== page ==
Many of those moves are relatively hidden from users. Vista’s architecture, for example, makes it easier to integrate third-party authentication technologies, such as smart cards. Vista offers Authentication Manager applets on the client. That feature, along with Vista’s support for eXtensible Rights Markup Language, means that developers will be able to fine-tune user access to digital content.
Vista also provides detailed audit categories for agencies that need to track user access to systems and services.
No doubt vulnerabilities in Microsoft Vista will appear before the new operating system ships. But Microsoft has gone a long way toward plugging one of the most common vulnerabilities simply by employing context-sensitive user roles.
Using previous versions of Windows, many of us simply log on as a user with administrative privileges. If we didn’t do that, we would have to back out and log on again repeatedly simply to run a few programs, install software or use certain utilities. But logging on with administrative privileges is a dangerous practice. If anyone hacks into the computer, or if you acquire a Trojan horse while you’re logged on as an administrator, you’ve given the hacker a free pass to all of your computer’s resources.
Vista partially solves that problem with user account control. You can be logged on as an administrator, but until you need administrator privileges, Vista will treat you as a regular user. If you try to access anything that requires administrator privileges, Vista will prompt you for permission. It’s a simple but effective measure.
Walls make better neighbors
Microsoft has enhanced security in other areas. Vista’s built-in firewall tools are unlikely to satisfy the needs of government agencies, but they are welcome improvements. The software firewall offers two basic profiles: one for private computers and another for computers on public networks. The rules for the former are much less restrictive than for the latter. The new firewall is more configurable than firewalls in previous versions of Windows, but it still does not match the configurability of most high-end hardware firewalls.
Vista has a number of other security enhancements, including Windows Defender, Microsoft’s new anti-spyware tool. We found Windows Defender easy to configure and effective.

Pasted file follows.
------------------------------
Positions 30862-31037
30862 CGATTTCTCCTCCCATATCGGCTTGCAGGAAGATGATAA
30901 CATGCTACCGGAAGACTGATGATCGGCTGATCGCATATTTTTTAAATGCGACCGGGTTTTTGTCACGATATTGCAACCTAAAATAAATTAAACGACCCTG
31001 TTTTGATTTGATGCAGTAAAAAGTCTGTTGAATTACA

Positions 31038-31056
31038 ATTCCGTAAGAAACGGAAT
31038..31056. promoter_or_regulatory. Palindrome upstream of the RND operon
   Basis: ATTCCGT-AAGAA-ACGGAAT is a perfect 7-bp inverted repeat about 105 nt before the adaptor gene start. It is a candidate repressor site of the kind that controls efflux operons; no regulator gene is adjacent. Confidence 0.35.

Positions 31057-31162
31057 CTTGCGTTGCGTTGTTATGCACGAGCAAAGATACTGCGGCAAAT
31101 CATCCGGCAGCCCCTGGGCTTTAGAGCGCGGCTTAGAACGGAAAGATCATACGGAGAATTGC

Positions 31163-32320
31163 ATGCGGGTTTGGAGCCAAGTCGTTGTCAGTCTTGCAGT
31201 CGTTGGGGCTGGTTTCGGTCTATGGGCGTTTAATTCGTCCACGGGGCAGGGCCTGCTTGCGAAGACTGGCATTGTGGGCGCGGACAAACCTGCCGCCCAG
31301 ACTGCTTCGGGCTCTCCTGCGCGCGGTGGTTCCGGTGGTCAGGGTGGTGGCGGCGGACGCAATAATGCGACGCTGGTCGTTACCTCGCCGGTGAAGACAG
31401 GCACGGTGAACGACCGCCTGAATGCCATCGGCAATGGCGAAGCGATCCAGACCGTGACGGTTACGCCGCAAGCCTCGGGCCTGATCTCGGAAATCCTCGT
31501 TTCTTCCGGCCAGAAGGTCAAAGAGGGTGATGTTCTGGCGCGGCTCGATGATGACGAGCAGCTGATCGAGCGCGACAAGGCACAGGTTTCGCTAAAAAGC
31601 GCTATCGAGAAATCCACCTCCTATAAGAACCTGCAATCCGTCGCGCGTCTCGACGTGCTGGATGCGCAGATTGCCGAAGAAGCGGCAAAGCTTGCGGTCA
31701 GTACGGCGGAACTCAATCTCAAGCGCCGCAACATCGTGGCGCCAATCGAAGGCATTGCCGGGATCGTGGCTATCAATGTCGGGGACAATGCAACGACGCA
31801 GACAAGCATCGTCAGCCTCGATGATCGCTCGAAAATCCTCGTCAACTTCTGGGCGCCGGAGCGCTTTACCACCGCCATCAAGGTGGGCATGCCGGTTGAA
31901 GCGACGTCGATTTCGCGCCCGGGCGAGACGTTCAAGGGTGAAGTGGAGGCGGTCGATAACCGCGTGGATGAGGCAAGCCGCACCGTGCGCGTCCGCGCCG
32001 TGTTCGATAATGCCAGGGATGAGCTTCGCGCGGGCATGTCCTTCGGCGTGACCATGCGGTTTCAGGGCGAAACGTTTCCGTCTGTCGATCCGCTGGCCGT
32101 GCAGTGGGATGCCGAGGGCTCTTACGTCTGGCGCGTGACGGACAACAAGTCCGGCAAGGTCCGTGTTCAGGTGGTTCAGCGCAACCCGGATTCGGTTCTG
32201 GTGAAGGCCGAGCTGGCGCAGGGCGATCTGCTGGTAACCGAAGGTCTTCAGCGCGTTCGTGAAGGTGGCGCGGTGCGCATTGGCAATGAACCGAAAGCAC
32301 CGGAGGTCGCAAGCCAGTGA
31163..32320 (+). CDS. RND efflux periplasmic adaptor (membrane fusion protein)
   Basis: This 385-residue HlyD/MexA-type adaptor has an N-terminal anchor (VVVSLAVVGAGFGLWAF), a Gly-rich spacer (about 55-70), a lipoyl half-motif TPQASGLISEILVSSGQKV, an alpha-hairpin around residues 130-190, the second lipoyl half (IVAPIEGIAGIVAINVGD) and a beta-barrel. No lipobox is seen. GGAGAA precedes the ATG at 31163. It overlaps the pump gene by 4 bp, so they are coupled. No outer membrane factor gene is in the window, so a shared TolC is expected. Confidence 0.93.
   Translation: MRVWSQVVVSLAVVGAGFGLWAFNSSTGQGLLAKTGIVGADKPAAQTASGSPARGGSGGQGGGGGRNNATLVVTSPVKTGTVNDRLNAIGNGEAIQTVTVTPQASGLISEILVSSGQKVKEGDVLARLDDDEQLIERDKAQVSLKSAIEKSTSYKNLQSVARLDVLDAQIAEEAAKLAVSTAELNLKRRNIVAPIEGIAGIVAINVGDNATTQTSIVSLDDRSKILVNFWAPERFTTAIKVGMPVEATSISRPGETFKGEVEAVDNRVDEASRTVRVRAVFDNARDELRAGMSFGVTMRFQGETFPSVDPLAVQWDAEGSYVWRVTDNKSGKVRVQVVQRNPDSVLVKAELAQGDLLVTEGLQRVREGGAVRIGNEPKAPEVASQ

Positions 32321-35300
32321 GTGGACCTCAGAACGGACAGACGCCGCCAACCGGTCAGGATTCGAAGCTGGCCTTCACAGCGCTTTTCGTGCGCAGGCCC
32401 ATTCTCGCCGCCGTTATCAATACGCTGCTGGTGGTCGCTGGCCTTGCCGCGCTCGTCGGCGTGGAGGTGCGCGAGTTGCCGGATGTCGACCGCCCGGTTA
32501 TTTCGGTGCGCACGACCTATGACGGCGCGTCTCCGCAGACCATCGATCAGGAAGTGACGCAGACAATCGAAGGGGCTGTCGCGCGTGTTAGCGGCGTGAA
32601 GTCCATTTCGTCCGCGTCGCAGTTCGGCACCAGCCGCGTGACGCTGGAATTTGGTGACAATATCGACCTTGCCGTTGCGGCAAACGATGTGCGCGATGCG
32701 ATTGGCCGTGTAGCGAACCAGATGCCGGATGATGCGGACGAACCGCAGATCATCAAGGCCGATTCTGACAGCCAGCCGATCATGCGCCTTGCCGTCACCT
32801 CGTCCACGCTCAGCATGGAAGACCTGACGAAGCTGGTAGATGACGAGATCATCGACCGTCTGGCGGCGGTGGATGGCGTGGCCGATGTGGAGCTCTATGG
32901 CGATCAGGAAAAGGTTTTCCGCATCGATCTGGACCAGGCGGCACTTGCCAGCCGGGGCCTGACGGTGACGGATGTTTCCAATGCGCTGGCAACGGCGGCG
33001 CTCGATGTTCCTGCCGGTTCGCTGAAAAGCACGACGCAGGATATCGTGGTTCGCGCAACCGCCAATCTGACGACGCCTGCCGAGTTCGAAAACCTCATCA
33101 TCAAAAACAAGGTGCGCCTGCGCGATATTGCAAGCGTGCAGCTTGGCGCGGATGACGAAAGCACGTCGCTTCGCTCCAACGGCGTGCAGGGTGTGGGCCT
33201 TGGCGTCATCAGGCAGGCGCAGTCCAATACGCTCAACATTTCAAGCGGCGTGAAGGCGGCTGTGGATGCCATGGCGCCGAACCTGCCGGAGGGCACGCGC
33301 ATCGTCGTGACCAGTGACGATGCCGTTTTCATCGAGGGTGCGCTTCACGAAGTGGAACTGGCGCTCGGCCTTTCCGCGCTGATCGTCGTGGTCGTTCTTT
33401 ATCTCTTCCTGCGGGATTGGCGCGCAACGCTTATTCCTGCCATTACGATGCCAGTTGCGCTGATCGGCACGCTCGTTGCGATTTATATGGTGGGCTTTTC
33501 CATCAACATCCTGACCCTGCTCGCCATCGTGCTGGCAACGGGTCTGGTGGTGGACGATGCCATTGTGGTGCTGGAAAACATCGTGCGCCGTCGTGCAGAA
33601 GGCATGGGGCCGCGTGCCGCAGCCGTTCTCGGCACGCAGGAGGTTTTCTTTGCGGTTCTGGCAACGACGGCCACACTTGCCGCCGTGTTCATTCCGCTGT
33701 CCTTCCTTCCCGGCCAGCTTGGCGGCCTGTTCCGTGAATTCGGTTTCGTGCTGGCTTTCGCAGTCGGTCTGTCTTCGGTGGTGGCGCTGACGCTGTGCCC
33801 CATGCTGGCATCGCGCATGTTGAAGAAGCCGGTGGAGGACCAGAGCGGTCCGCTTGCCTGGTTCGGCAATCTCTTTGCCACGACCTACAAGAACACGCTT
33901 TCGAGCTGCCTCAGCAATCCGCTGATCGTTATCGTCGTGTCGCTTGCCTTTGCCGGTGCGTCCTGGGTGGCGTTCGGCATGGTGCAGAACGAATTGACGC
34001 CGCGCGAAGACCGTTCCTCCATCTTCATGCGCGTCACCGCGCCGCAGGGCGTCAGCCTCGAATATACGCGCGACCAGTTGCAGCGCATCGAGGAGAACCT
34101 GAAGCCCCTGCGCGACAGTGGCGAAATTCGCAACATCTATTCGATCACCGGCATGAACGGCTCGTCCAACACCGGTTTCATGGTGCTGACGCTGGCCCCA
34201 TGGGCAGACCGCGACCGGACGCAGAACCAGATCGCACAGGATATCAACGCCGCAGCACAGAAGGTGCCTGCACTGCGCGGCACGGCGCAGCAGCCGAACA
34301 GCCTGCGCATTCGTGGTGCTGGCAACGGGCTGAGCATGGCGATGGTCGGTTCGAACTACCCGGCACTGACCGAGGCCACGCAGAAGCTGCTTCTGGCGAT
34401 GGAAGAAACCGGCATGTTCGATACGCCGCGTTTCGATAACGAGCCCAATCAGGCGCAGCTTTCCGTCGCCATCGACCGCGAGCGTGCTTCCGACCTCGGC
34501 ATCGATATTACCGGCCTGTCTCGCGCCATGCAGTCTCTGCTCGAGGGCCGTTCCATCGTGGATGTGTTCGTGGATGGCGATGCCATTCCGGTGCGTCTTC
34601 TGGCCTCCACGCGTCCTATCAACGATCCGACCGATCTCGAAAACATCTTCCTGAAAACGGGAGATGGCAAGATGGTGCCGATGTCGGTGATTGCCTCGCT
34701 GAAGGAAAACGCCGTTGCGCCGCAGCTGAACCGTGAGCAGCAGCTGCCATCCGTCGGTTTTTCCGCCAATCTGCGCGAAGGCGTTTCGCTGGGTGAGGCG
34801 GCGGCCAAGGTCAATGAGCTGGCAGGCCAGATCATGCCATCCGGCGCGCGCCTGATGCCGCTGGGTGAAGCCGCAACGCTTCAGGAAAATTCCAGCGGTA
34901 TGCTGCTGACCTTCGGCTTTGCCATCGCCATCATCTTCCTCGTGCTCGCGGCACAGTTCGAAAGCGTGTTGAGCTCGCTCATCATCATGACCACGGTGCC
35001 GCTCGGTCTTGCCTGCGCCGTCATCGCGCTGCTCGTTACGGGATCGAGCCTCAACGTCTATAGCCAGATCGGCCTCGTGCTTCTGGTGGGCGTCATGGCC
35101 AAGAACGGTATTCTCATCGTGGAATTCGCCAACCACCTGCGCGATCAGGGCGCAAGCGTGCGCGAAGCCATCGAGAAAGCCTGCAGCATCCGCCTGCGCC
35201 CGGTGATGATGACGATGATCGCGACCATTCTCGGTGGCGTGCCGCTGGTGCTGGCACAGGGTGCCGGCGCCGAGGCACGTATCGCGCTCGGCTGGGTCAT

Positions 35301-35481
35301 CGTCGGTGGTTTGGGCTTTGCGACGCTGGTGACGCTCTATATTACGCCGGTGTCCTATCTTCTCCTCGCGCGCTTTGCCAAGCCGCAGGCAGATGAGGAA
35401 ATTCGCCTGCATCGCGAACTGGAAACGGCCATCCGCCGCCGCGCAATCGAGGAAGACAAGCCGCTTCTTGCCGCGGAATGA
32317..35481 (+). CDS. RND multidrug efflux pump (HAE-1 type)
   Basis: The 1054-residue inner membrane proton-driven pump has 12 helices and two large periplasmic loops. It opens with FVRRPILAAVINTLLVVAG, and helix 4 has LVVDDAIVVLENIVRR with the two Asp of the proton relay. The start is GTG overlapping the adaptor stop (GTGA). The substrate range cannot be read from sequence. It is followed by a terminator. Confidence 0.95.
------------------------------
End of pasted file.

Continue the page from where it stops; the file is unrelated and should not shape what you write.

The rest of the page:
Looking under the hood, we found more improvements. Vista employs a new TCP/IP stack that is more secure than the stack in earlier Windows versions. Routing compartments and tables will be more difficult to crack and corrupt, Microsoft officials said. Vista’s packet-filtering application program interfaces are designed to create more secure networks.
Vista’s implementation of IPsec lets administrators establish more effective security policies and distribute them across the network. We also like the implementation of domain and server isolation in the IPsec model. We have not been able to fully test those features in the beta code, but we like the direction in which we see Vista moving.
Another welcome feature is Vista’s implementation of network access protection. The Network Access Protection service in Vista lets administrators specify requirements for clients to connect to the network. Those requirements, for example, may call for clients to have up-to-date antivirus signatures and security updates for applications. If the client doesn’t have them, Vista denies access.
Another new feature lets system administrators control the use of removable storage devices, such as USB flash devices, via Group Policy settings.
New network savvy
In addition to enhanced security, Vista promises to ease network management headaches for IT employees and users. We found significantly fewer dropped network connections and lost network resources when we used the Vista client on our Windows Server 2003 domain than we did with Windows XP clients. The Vista Network Center made it easier to monitor and manage network connections and repair connections when a problem arose.
We were impressed with Vista’s new tools for mobile workers. The Sync Center, for example, provides a centralized location for synchronizing data on mobile devices with your desktop data. Unfortunately, the Sync Center doesn’t replace third-party synching software. It simply provides centralized access. Devices that use Windows Mobile software will continue to use Windows Mobile Device Center to synchronize devices, but you can monitor device status through the Sync Center.
Vista supports more efficient corporate roaming and off-line file management. Rather than copying files to a local computer, administrators can use group policies to give users selective access to data and applications stored on servers, regardless of the client they are using.
Behind the scenes, Vista supports dual-layer IP stacks. If IPv4 is the only IP available on your network, the Vista client will use that. But if the newer IPv6 is available, the client will automatically switch to that. One significant advantage of IPv6 is that it makes Network Address Translation unnecessary.
The bottom line
If your office is standardized on Windows, it’s going to be hard to resist upgrading to Vista. The security enhancements are reason enough to upgrade. The promised — and in the beta version, partially implemented — improved network connectivity and management are the added cream on top. Finally, Windows users will inevitably lobby to get the new interface.
We will provide a full review of Vista when Microsoft makes its final code available, which will probably be in January 2007. Assuming the commercial product fulfills the promise of the beta, most agencies and departments should prepare to upgrade.